Cookies help us deliver our Services. By using our Services, you agree to our use of cookies. Learn More.

Every Batman In The Flash Trailer Explained

There's not a lot of truth to be found in show business, but one fact remains concrete: Given enough time and boiled chicken, every actor in Hollywood will eventually play Batman. It's the same principle as heat death, but with Danny Elfman writing the music.

For proof, you need only look at "The Flash," the bottom-of-the-ninth DCEU mega-blockbuster that's been teetering on the brink of actually coming out for nearly five years now. Thanks to now-familiar multiversal shenanigans, the film is rumored to feature all manner of Batman, with scuttlebutt pointing to potential cameos from the likes of George Clooney and, somehow even less believably, Christian Bale.

At the moment, however, fans can only be sure of what they've seen in the trailer (and maybe not even that, if they learned anything from "Morbius.") Let's take a look at "The Flash's" big game spot, and explore every single confirmed Batman.

Batfleck Re-returns

In a field strewn with very sad men, each more orphaned than the last, one surly billionaire stands sadder and more orphaned than the rest: Batfleck, the Dunkinest Batman in the Whole World. Abandoned not only by the deaths of his parents but by a chaotic and rudderless studio system to boot, Ben Affleck's Batman has had a rough go of things. First introduced in "Batman v Superman: Dawn of Justice," he sported an "anything you can do, I can do grimmer" attitude towards the Dark Knights of the past and a display case full of dead child clothes. He didn't like Superman. Then he thought Superman was okay.

From there, things get dicey, thanks to the narrative rat king that the DCEU rapidly became. Affleck's Batman made a cameo appearance in "The Suicide Squad" before getting inexplicably pithy in Joss Whedon's cut of "Justice League." Then he did a lot of the same stuff, but more angrily and for significantly longer, during the Snyder Cut; the fan service equivalent of a toddler screaming that they want toothpaste for dinner long enough that their parents finally give in.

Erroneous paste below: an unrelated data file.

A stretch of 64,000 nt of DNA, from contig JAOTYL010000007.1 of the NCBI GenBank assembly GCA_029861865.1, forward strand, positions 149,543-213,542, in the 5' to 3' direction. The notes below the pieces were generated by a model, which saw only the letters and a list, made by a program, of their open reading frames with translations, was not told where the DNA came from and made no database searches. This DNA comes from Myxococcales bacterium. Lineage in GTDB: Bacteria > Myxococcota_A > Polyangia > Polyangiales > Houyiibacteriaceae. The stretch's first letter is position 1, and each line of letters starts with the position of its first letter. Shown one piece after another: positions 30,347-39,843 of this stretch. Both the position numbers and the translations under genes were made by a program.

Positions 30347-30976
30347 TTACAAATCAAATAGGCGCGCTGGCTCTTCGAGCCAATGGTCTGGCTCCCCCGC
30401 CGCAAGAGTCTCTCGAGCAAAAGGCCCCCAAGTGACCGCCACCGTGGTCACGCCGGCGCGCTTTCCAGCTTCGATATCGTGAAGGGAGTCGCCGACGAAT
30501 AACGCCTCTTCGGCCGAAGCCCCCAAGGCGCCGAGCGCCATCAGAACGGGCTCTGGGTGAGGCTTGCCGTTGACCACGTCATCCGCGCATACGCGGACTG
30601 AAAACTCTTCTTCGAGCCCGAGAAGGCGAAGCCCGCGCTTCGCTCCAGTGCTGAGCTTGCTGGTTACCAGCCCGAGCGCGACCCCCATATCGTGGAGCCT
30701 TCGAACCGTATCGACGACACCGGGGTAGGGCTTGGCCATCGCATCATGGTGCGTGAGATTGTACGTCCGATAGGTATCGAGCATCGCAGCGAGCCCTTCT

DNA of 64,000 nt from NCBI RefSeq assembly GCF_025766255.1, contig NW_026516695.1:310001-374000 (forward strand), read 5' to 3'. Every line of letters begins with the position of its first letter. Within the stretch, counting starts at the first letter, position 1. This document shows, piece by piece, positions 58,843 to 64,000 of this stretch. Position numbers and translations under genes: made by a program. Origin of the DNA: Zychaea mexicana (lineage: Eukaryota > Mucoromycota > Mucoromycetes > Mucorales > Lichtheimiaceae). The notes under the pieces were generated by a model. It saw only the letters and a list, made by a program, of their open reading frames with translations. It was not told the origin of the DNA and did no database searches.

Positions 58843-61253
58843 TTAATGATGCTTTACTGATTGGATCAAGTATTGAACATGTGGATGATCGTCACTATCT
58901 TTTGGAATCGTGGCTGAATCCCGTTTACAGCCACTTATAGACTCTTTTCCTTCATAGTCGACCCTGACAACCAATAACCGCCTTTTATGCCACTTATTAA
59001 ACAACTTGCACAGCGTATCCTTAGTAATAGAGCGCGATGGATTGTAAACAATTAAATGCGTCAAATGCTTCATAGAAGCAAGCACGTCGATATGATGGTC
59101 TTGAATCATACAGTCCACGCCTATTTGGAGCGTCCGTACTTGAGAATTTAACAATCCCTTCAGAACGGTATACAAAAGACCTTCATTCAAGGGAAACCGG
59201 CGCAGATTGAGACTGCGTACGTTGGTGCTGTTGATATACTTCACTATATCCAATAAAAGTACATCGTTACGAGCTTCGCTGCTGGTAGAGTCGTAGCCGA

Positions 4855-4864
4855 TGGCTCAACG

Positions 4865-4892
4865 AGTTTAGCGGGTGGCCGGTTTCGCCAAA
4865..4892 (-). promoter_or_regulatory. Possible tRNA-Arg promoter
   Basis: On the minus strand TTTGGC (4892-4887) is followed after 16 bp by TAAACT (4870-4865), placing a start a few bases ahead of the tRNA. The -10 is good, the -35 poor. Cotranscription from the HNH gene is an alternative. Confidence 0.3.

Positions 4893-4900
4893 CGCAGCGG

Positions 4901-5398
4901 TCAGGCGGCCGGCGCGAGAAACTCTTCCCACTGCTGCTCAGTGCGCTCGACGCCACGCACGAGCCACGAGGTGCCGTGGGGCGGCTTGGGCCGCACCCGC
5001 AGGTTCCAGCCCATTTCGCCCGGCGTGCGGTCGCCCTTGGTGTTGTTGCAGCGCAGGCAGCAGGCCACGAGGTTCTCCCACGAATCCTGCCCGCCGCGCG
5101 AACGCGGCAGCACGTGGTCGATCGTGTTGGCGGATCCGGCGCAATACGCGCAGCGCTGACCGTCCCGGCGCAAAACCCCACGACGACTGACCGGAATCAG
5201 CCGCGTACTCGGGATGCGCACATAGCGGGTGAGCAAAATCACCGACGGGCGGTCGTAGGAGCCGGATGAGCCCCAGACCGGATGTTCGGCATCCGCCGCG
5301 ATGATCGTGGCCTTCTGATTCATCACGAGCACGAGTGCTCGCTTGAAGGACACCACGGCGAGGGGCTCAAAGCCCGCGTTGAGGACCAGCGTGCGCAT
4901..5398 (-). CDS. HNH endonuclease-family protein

Thanks to his largely unexplored history of personal tragedies and his glimpses into a dark potential future via unexplained naptime prognostications, this version of Gotham's protector is pretty beautifully set up as a sage advisor to young Barry Allen on the dangers of doinking with reality.

Batman '89

It's funny how things work out. One minute, you've got hordes of vocal fans of the source material starting letter-writing campaigns to keep you out of the role of Batman and then next thing you know, it's 34 years later, and the whole world is foaming at the mouth to get you back in that thick rubber cowl.

Michael Keaton's Batman isn't just the beneficiary of generations-spanning rose-colored nostalgia goggles. Perhaps even more than Christopher Reeve's Superman, he ushered in an era of superhero movies played straight. Keaton's exit from the franchise following the second film in the series coincided suspiciously with an abrupt nosedive in Batman movie quality, making the Academy Award nominee a natural symbol for a world of lost potential. While comic books like "Batman '89" would explore what might have been, fans dreamed of a world where Batman returned. Again.

And now he has. At 71 years old, Keaton will be the most senior Dark Knight on screen by a wide stretch, but classics never age out. From what we've seen in the trailer, he'll be rocking the same Batmobile and crime-fighting gear that he brought to the table back in 1989. More than that, he gets to benefit from the advent of wildly expensive CGI, making for what appear to be some excessively awesome fight sequences and, if we're very lucky, the very real possibility that this version of Batman will get to turn his neck for once. That'd be nuts. Let's get nuts.